WASHINGTON — They are some of the most common medications in the world, but the day may be coming when bacteria will outsmart most current antibiotics.
The problem? Far too much of a good thing.
An analysis of international data, published earlier this month in the journal Lancet Infectious Diseases, shows an alarming 36 percent surge in worldwide use of antibiotics between 2000 and 2010, much of it unwarranted.
“The more that antibiotics are used, in general, the more risk there is that we will see more resistance to those antibiotics,” says Dr. Jesse Goodman, a physician and professor at the Georgetown University School of Medicine, who formerly served as the Food and Drug Administration’s chief scientist.
What happens is that bacteria, like most living things, respond to pressure in their environment. When confronted over and over again with the same antibiotic, some will mutate in order to survive, creating “superbugs.”
So while it’s good that more people have access to these drugs, Goodman says great care needs to be taken to make sure they’re only given to patients whose conditions warrant them.
That’s especially true for strong medications that are usually considered a treatment of last resort.
“We are moving toward a situation where we have fewer and fewer antibiotics to treat some of the more challenging infections,” says Goodman, who is considered an expert on infectious diseases.
The World Health Organization is working to raise international attention to this threat to public health, warning that a “post-antibiotic era” could be coming. At the same time, a White House task force is wrapping up work on a plan of action to address the problem.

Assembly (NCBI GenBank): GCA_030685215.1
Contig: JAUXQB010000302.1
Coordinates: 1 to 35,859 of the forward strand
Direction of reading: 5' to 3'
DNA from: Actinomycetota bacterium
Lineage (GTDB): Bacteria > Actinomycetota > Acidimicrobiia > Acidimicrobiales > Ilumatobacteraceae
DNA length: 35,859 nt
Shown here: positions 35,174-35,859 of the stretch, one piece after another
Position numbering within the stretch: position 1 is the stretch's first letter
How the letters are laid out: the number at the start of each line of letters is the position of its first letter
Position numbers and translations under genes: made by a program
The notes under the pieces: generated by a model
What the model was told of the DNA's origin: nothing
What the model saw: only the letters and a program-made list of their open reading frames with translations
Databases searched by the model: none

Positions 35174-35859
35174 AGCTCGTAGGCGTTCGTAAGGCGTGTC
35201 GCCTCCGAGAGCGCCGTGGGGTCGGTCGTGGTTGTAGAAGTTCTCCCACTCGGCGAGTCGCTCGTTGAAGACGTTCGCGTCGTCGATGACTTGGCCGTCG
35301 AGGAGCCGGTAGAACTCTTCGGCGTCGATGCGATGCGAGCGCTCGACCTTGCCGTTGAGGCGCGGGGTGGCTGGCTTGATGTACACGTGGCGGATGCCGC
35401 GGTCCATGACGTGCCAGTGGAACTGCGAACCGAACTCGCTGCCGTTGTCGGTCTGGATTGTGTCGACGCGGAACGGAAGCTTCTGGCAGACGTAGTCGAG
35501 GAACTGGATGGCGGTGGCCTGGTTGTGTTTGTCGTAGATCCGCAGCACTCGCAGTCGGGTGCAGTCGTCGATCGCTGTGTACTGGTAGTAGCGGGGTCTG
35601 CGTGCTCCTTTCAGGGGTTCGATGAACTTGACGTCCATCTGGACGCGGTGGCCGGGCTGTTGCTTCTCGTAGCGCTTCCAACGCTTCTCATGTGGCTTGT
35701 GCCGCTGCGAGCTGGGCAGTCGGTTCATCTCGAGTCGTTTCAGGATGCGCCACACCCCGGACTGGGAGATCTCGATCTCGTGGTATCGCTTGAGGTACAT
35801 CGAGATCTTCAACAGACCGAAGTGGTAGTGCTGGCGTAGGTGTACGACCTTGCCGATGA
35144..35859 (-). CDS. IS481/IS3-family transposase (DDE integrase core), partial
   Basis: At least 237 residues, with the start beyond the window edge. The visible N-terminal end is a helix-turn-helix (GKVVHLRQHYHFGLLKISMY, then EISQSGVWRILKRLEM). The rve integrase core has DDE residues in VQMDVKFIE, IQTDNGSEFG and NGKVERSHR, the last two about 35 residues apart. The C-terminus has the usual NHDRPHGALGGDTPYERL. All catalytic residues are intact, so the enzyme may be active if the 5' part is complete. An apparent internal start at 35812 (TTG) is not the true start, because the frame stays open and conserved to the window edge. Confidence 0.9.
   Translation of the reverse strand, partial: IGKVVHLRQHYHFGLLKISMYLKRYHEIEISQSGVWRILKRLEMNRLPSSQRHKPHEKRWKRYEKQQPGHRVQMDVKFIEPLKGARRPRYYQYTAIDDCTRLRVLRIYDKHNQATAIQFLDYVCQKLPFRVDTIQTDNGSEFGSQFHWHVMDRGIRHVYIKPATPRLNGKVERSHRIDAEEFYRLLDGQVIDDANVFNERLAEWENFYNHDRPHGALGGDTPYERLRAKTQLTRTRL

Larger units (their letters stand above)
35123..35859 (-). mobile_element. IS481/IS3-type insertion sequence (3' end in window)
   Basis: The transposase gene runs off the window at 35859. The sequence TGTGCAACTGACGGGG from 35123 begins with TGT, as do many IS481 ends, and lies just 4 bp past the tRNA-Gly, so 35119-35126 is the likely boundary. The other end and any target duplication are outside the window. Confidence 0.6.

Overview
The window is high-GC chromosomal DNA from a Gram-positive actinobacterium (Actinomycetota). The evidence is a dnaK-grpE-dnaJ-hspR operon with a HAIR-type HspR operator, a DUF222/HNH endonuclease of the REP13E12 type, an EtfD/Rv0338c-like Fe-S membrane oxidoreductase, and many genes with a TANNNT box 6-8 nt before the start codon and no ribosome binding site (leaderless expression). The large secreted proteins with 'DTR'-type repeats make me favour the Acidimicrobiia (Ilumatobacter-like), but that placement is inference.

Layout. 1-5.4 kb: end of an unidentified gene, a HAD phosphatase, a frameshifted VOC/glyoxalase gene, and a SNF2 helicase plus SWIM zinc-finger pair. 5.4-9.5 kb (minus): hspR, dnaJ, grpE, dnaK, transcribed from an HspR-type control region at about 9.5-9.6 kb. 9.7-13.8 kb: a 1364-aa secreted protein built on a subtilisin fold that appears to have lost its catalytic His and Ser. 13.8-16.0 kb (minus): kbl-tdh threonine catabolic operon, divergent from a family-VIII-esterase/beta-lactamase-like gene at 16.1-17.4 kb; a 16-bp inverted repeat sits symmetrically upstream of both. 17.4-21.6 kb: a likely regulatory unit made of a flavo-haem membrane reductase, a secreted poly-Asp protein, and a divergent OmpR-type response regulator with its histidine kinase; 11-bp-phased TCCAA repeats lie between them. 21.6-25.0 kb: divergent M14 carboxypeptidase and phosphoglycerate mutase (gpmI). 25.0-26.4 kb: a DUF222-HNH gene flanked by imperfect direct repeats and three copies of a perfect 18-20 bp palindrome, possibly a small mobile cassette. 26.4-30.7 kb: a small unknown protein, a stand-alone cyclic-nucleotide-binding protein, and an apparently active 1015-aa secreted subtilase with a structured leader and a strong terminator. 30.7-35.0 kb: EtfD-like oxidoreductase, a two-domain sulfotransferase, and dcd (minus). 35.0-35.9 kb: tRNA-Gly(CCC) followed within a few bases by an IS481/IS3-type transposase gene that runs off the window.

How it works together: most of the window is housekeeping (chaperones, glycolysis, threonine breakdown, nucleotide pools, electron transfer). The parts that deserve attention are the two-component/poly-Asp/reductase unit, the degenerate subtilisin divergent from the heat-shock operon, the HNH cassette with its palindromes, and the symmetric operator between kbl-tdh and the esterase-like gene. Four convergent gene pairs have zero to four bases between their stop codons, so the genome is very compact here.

Goodman says all interested parties need to get on board, including doctors, patients and farmers, who increasingly give antibiotics to livestock.
“I think it is a big, big cultural change that needs to happen,” he says.
“They all need to sort of totally think differently about antibiotics.”
He says the message is starting to get through in the United States, where antibiotic use — while still high — has declined in recent years.
However, five countries alone — China, Russia, India, Brazil and South Africa — accounted for more than three-fourths of the rise in antibiotic use in the last decade.
In some parts of the world, Goodman says, antibiotics are available over the counter to anyone who goes into a pharmacy, and often they are taken for conditions where they won’t help at all.
He says an all-out awareness campaign is needed to make sure antibiotics are taken properly.
Goodman also says it’s necessary to provide incentives for the development of new antibiotics.
He expects some great ideas will come out of the White House task force on antibiotic use, but adds the real trick will be finding the money to turn those recommendations into reality.